Less costly and potentially far more intimate, small weddings may be the way to go in 2020 and beyond. Couples are already seeing the benefit of holding smaller ceremonies because doing so provides an array of key benefits.
One of the largest hurdles in holding a wedding is in the planning. Oftentimes, a wedding ceremony is a massive planning endeavor, requiring multiple people and a ton of scheduling, collaborating, and luck just to go off without a problem. Even when everything is going right, they can still be stressful.
Reducing stress leading up the ceremony is one of the best parts about small weddings. This adds to the air of romance and also improves the quality of the ceremony itself. With less stuff to worry about, you can focus on making the ceremony amazing.
This stress issue is also related to the cost as well. Smaller weddings are significantly cheaper, due in part to things like catering costs and decorations, which can add up if you book larger venues and have to appease 100 hungry mouths. Deciding instead to wine and dine 20 of your closest friends and family is much cheaper, and can allow you to spice up the menu with more options as well.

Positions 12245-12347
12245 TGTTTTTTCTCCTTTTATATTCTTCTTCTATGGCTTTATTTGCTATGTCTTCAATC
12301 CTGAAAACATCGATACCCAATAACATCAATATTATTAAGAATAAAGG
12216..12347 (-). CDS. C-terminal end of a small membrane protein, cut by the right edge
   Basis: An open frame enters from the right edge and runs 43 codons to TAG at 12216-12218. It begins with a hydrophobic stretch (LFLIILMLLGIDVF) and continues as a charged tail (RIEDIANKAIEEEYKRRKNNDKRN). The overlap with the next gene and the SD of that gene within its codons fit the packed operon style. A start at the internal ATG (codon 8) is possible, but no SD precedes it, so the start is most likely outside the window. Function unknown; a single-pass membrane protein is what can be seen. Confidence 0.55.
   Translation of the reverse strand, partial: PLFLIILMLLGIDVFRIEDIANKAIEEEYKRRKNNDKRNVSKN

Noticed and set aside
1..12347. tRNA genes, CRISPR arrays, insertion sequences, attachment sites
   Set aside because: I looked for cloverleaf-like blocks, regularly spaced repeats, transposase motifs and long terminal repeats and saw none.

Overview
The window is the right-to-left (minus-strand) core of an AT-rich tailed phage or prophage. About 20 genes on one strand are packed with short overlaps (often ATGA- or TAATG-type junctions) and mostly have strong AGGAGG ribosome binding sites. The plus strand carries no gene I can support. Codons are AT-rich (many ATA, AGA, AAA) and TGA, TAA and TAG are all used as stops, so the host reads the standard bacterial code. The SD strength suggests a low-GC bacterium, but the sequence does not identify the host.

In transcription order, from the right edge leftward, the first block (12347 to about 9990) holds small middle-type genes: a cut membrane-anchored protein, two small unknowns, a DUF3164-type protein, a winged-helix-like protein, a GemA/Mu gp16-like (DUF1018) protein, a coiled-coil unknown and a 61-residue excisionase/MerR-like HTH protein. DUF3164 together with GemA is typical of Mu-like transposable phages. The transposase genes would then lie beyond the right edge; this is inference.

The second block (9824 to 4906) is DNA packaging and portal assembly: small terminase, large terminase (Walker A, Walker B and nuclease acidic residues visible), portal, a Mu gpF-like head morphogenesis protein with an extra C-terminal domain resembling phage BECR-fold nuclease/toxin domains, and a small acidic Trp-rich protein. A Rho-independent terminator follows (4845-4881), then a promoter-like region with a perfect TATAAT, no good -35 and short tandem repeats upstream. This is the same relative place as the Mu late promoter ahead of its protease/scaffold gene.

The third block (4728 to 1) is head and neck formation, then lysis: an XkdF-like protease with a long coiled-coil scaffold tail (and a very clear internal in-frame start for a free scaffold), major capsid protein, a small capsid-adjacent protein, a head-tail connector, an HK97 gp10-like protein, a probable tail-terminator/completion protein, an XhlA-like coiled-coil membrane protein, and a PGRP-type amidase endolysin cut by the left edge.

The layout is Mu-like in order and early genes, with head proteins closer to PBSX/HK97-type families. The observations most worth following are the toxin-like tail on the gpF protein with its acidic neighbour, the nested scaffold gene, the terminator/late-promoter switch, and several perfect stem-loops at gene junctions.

Speaking of which, smaller weddings permit a larger variety of venues and events. You can bring a lot more magic into your ceremony when you don’t have dozens of people to manage and think about. When the venue is smaller and everything happens faster, you are open to holding your ceremony in a larger variety of places and perhaps add other parts to it. You certainly have more leeway to make your ceremony your own and do what you want with it when you have less restrictions and don’t have to worry about so many different factors.
The last major benefit of smaller weddings would be in the intimacy itself. Many couples don’t like how formal and on-display a traditional wedding can feel. Couples don’t even get to spend all that much time together in these ceremonies, whereas with smaller weddings, they typically include much more casual events, including before the ceremony photo shoots and an increased emphasis on romance and intimacy rather than tired formalities.
Though COVID may have greatly impacted ourdaily lives, it’s not going to stop couples from getting married and having the wedding of their dreams!